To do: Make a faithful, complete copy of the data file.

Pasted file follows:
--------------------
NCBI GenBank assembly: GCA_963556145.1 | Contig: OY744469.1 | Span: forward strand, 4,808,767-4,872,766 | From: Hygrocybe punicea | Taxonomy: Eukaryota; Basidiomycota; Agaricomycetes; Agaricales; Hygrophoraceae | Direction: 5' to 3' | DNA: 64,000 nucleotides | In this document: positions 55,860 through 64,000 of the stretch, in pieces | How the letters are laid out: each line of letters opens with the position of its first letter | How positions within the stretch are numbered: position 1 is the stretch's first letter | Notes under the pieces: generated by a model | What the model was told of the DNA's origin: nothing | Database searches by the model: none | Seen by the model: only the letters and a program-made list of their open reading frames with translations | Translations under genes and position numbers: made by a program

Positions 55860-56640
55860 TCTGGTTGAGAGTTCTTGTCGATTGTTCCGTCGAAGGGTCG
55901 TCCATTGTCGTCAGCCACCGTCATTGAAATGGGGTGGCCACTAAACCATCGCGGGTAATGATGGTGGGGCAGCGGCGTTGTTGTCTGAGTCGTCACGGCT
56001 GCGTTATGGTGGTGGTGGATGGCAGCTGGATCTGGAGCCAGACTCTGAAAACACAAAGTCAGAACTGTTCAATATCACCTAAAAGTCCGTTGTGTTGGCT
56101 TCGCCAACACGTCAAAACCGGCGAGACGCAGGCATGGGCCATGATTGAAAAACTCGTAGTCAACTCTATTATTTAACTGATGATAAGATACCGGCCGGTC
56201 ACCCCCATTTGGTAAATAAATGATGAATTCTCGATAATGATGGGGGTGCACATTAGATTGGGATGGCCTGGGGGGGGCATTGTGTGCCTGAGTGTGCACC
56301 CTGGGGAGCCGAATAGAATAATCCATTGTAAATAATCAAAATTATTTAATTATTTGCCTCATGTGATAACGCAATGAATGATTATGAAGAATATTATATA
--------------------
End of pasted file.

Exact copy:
NCBI GenBank assembly: GCA_963556145.1 | Contig: OY744469.1 | Span: forward strand, 4,808,767-4,872,766 | From: Hygrocybe punicea | Taxonomy: Eukaryota; Basidiomycota; Agaricomycetes; Agaricales; Hygrophoraceae | Direction: 5' to 3' | DNA: 64,000 nucleotides | In this document: positions 55,860 through 64,000 of the stretch, in pieces | How the letters are laid out: each line of letters opens with the position of its first letter | How positions within the stretch are numbered: position 1 is the stretch's first letter | Notes under the pieces: generated by a model | What the model was told of the DNA's origin: nothing | Database searches by the model: none | Seen by the model: only the letters and a program-made list of their open reading frames with translations | Translations under genes and position numbers: made by a program

Positions 55860-56640
55860 TCTGGTTGAGAGTTCTTGTCGATTGTTCCGTCGAAGGGTCG
55901 TCCATTGTCGTCAGCCACCGTCATTGAAATGGGGTGGCCACTAAACCATCGCGGGTAATGATGGTGGGGCAGCGGCGTTGTTGTCTGAGTCGTCACGGCT
56001 GCGTTATGGTGGTGGTGGATGGCAGCTGGATCTGGAGCCAGACTCTGAAAACACAAAGTCAGAACTGTTCAATATCACCTAAAAGTCCGTTGTGTTGGCT
56101 TCGCCAACACGTCAAAACCGGCGAGACGCAGGCATGGGCCATGATTGAAAAACTCGTAGTCAACTCTATTATTTAACTGATGATAAGATACCGGCCGGTC
56201 ACCCCCATTTGGTAAATAAATGATGAATTCTCGATAATGATGGGGGTGCACATTAGATTGGGATGGCCTGGGGGGGGCATTGTGTGCCTGAGTGTGCACC
56301 CTGGGGAGCCGAATAGAATAATCCATTGTAAATAATCAAAATTATTTAATTATTTGCCTCATGTGATAACGCAATGAATGATTATGAAGAATATTATATA